So you are still essentially making tracks with the club in mind? I guess PAN has always ridden that middle ground. “I mean, I wish that I only made straight up club tracks. I usually start out trying to make a club track and then follow a different thread or get too interested in one sound. I would love the discipline to crank out bangers, or whatever, but I leave that to others.”
How do the aesthetics and sonics come together with Janus? It seems very collagist to me, same with the mixing style; bits and pieces forming a whole. “Most of the artwork is done by Dan, although I did the cover art for the mixtape series we’re starting. Dan’s goal with the flyers I think is to be a bit illegible… not falling into this promo language, maybe not even making the names readable. With Lotic’s mixtape art we are definitely commenting on the cycle of hype and appropriation that is rampant when music is fed into the Internet. Everyone in Janus is a bit neurotic and, like, touchy, we’re always arguing amongst ourselves so I think that all comes out in the artwork and the music as well.”
On “Scythians” off the new EP, that MIDI vocal really reminded me of “R Plus Seven” from last year. OPN was talking a lot about the interzone between the digital and the real and I think that features in a lot of your music and aesthetic as well. “Yeah, it’s weird for me because I’ve always been in the box with production so I take a lot of those ideas for granted. I started out as a teenager with Fruity Loops and that kind of stuff. I grew up on software instruments and VSTs, so I’m drawn to these sounds. I never went through an analogue phase, so my cornball tolerance is different because I just had these VSTs with like a thousand presets – that was a universe in itself. I was never trying to emulate a certain synth or create a patina to apply to everything, for me the struggle was more about creating context around arbitrary noises. And I really like clean digital spaces, reverbs that have space to reverberate.”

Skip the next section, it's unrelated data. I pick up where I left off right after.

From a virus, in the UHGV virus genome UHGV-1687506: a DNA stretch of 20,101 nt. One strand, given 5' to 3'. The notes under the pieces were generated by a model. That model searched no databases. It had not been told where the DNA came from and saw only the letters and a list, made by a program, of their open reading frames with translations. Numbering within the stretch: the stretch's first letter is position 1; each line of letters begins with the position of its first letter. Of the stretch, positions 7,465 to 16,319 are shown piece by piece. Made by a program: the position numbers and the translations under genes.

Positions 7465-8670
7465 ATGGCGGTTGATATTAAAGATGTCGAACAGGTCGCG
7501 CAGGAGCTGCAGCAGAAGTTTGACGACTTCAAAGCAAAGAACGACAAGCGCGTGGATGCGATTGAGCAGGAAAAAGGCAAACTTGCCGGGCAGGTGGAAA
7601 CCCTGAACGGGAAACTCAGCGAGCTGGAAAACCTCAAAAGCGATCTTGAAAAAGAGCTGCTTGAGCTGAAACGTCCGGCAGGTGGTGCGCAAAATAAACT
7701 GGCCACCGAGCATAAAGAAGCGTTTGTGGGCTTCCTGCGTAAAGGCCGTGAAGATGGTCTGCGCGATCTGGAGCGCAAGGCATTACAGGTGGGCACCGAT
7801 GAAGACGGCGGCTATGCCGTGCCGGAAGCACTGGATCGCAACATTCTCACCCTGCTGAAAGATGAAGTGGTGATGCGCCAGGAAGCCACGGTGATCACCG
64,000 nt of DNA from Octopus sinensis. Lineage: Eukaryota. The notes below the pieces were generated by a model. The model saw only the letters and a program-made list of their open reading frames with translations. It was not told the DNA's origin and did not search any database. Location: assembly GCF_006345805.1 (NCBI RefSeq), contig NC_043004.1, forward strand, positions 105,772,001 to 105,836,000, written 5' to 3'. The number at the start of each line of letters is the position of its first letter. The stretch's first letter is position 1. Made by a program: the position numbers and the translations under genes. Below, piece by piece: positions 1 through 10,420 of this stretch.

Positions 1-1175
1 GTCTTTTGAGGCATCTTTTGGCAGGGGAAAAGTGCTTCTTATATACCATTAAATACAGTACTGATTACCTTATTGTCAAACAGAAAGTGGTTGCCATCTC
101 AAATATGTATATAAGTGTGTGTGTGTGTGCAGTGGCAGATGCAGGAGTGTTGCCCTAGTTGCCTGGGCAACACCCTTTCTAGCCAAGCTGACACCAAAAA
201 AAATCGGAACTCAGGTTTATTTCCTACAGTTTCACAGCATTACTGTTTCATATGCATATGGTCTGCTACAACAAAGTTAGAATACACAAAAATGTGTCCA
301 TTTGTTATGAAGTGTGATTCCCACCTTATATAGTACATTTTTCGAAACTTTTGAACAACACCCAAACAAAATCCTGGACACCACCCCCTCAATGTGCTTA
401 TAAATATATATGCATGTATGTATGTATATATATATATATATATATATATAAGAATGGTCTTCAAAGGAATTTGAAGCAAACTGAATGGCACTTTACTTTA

Stream: M.E.S.H. – Scythians (forthcoming Pan)
Let’s talk about your relationship with grime. “I’m definitely an outsider, especially coming from the West Coast of the United States. Honestly most of what I know about grime comes from a good friend of mine who runs the silverdrizzle YouTube channel. With the newer stuff that’s coming out, I feel like right now anything at 140 bpm that’s produced in a kind of angular way is called grime. Which I think is fine because it groups things together in a way that is… semi-meaningful.”
That’s something that I’ve been struggling with a lot and kind of trying to avoid providing answers for. I think that semi-meaningfulness is why we’ve been approaching people like JGB, the Her crew and yourself, who aren’t really hard out grime producers. But then again, neither are the Boxed community when you think about it. I guess that’s what makes it so exciting. “There’s so much stuff coming out that’s really good, but it doesn’t have the typical way of grouping it together, whether it’s through bpm, or cities or whatever. It’s hard to answer when people ask what I play and what I produce, but at the same time my preferences are really, really particular.”
I’d also like to talk a bit about the influence of hardstyle and trance, in “Imperial Sewers” there’s a really beautiful synth line that’s totally hardstyle but also kinda not. “I’m really influenced by a strain of super melodic hardstyle, the gigantic melancholic synth lines and pitched kick drums and all that. I used the structure of the triplet-heavy kind of hardstyle tune so it has that shuffle even though the drums are more static.”
It’s interesting because these kinds of genres – trance, hardstyle, brostep now – are all really repressed in the ‘proper’ dance music world, they kind of exist in its collective subconscious. “Right, they’re not in big magazines but they’re at festivals with, like, half a million people.”